Positivity rate, which reflects the spread of the infection, has increased to 0.43% on an average in the last seven days, from 0.32% the week before and 0.25% the week before that.
Positivity rate, which reflects the spread of the infection, has increased to 0.43% on an average in the last seven days, from 0.32% the week before and 0.25% the week before that.

Positivity rate up to 0.60%, almost double since February 27

The city’s positivity rate – proportion of samples that return positive among the total tested – rose to 0.60%, with only 53,062 tests having been conducted on Friday and reported a day later in Saturday’s health bulletin.
By Anonna Dutt, New Delhi
UPDATED ON MAR 07, 2021 12:23 AM IST

Delhi reported over 300 cases of Covid-19 for the second day in a row on Saturday even as the city’s positivity rate continued to slowly creep up. The city recorded 321 cases on Saturday — highest since the 340 cases were reported on January 14, data released by the Delhi government said.

The city’s positivity rate – proportion of samples that return positive among the total tested – rose to 0.60%, with only 53,062 tests having been conducted on Friday and reported a day later in Saturday’s health bulletin. Saturday’s positivity rate is almost double of 0.36% that was reported last Saturday and highest since January 9, when it stood at 0.65%.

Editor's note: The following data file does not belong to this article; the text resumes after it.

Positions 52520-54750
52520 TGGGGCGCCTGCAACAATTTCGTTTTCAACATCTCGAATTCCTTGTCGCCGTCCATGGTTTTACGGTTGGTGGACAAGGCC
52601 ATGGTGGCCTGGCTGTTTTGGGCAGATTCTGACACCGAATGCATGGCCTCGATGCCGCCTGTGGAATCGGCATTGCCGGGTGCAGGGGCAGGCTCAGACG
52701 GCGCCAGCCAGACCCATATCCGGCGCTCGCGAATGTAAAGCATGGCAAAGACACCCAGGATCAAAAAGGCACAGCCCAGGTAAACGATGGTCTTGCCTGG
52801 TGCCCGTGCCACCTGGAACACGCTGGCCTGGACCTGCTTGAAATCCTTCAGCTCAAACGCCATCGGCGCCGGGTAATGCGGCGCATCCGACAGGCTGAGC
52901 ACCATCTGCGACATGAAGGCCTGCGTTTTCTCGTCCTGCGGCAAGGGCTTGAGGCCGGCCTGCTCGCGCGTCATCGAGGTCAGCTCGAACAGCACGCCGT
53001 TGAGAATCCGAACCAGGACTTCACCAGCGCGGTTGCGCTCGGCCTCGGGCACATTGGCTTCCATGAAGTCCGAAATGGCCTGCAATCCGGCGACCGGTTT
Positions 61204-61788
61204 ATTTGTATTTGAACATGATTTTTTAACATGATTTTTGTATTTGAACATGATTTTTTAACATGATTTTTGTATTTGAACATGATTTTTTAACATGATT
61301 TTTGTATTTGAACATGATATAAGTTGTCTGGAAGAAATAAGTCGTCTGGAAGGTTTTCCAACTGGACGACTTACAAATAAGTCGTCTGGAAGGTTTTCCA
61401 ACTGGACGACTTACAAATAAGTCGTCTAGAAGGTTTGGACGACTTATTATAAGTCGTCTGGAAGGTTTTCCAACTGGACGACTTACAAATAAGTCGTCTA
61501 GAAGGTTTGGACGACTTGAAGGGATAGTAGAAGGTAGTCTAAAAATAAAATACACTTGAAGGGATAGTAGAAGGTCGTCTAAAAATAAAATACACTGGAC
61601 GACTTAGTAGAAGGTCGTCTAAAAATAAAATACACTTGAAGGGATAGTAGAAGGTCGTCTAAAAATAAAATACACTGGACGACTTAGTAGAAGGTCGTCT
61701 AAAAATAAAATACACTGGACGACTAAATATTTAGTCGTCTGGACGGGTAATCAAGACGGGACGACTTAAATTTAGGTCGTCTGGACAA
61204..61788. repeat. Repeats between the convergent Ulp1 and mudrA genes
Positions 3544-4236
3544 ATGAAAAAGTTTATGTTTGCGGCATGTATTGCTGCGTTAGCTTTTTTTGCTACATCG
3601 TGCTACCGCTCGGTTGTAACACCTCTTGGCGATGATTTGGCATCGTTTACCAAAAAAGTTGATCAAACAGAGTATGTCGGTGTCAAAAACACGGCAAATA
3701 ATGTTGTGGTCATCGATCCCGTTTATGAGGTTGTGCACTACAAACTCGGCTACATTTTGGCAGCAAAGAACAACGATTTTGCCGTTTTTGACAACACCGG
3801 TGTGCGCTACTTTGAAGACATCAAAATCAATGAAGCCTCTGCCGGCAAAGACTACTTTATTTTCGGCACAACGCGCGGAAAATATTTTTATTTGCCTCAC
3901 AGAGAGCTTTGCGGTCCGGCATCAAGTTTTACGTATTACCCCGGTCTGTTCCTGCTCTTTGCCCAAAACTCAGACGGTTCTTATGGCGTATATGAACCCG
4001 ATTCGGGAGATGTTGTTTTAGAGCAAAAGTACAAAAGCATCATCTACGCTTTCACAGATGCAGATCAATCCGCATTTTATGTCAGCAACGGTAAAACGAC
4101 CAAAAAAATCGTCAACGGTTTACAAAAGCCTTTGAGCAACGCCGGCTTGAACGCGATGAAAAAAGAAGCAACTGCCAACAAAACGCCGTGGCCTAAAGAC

Positivity rate, which reflects the spread of the infection, has increased to 0.43% on an average in the last seven days, from 0.32% the week before and 0.25% the week before that. After Delhi saw the third surge of cases in November – when 8,593 cases were reported in a day at its peak – the positivity rate started dipping, slipping below 5% on December 3. The positivity rate then dropped to below 1% by December end.

Although a positivity rate of less than 5% means that the spread of the infection is under check, the new increase has expert worried. “The current increase in the number of cases in Delhi – and other states like Maharashtra – is likely because of new variants of the virus that are more transmissible. The last serosurvey in Delhi had shown that over 50% of the population had antibodies. The new variants may be spreading faster among the rest,” said Dr Shobha Broor, former head of the department of microbiology at the All India Institute of Medical Sciences.

Hastening the vaccination drive in such areas is likely to help.

“There is a need for the vaccination drive to pick up pace; the number of infections have already started increasing in Maharashtra and Delhi is also reporting some increase. The more people we are able to vaccinate in these areas, the less the transmission will be,” said Dr SK Sarin, director, Institute of Liver and Biliary Science. He headed Delhi government’s first committee on controlling and managing Covid-19.

SHARE THIS ARTICLE ON
Close
SHARE
Story Saved
OPEN APP